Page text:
I believe there is a groundswell in this direction, including making the two libraries compatible. It may get attention at the conference, but that is no reason why those of us who feel this way should not continue to make a noise about it. The time is right!

Jul 18 2007
prev sibling next sibling parent reply "Chris Miller" <chris dprogramming.com> writes:
On Wed, 18 Jul 2007 10:00:48 -0400, downs <default_357-line yahoo.de>  
wrote:

 I don't like Tango. Going by looks and usability alone, I'd far prefer  
 to use Phobos. However, sometimes I run into trouble with Phobos, like  
 sockets being broken in interesting ways, the connect function not being  
 synchronized, lack of templates in std.string .. I'm sure many of you  
 have had similar experiences.

How are sockets broken in interesting ways, and why would connect need to be synchronized? It's mostly just directly calling the BSD sockets interface.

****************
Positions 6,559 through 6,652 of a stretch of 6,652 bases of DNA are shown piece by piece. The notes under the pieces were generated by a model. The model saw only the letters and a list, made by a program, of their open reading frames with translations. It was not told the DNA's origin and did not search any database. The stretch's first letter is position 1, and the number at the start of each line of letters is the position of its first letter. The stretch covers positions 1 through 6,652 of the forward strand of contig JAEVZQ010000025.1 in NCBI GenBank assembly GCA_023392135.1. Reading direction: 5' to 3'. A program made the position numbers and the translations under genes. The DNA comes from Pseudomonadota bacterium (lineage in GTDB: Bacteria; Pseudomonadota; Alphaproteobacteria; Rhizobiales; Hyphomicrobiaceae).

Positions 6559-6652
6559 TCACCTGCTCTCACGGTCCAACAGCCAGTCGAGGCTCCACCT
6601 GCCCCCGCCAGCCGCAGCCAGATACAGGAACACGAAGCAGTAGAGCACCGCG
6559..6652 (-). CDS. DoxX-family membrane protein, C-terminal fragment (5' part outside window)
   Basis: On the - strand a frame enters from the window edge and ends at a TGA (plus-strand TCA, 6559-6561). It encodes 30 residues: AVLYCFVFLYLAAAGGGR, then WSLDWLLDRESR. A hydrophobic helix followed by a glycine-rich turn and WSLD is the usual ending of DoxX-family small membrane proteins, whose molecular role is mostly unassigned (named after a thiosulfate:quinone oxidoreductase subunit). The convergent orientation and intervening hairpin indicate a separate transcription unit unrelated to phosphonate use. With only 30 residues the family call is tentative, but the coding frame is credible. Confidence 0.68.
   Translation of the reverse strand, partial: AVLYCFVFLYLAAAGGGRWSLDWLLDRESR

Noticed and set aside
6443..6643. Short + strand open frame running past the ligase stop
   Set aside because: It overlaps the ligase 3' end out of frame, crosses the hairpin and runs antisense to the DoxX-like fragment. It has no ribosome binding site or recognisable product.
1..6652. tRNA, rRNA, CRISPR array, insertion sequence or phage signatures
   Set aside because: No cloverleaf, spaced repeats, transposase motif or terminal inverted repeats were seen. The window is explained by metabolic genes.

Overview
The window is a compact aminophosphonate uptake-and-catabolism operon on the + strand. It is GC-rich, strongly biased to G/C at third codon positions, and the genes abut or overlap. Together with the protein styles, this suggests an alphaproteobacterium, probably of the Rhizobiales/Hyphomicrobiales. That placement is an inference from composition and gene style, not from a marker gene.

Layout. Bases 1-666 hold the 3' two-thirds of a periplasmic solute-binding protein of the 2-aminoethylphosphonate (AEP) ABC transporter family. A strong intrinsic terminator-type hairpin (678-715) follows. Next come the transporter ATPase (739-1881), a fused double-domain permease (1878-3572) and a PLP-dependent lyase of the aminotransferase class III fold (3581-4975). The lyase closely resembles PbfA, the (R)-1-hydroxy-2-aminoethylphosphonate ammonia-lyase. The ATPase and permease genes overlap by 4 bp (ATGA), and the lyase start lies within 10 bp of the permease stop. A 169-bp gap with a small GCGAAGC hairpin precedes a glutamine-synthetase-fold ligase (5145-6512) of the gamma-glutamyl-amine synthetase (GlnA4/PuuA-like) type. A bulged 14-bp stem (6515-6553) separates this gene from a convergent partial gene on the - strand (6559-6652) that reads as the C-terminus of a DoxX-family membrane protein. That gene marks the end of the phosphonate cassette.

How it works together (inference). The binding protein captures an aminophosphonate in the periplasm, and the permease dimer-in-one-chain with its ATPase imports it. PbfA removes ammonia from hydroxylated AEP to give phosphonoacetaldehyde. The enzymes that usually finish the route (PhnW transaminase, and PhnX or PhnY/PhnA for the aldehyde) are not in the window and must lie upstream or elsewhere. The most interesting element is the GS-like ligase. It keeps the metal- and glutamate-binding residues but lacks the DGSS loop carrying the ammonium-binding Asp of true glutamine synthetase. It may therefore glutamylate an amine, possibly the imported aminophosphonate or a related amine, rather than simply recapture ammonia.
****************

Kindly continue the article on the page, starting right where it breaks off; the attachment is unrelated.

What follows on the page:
Jul 18 2007
parent reply downs <default_357-line yahoo.de> writes:
Chris Miller wrote:
 On Wed, 18 Jul 2007 10:00:48 -0400, downs <default_357-line yahoo.de>  
 wrote:
 
 I don't like Tango. Going by looks and usability alone, I'd far 
 prefer  to use Phobos. However, sometimes I run into trouble with 
 Phobos, like  sockets being broken in interesting ways, the connect 
 function not being  synchronized, lack of templates in std.string .. 
 I'm sure many of you  have had similar experiences.

How are sockets broken in interesting ways, and why would connect need to be synchronized? It's mostly just directly calling the BSD sockets interface.

your system, but it caused a segfault on my Win32 and it causes a segfault on my Linux. I'm pretty sure I debugged it once and traced it back to sock.connect not using threadsafe functions. I don't have the specifics though. I can dig them out again if you want, but my gdb is currently broken. --downs
Jul 19 2007
parent reply Regan Heath <regan netmail.co.nz> writes:
downs wrote:
 Chris Miller wrote:
 On Wed, 18 Jul 2007 10:00:48 -0400, downs <default_357-line yahoo.de>  
 wrote:

 I don't like Tango. Going by looks and usability alone, I'd far 
 prefer  to use Phobos. However, sometimes I run into trouble with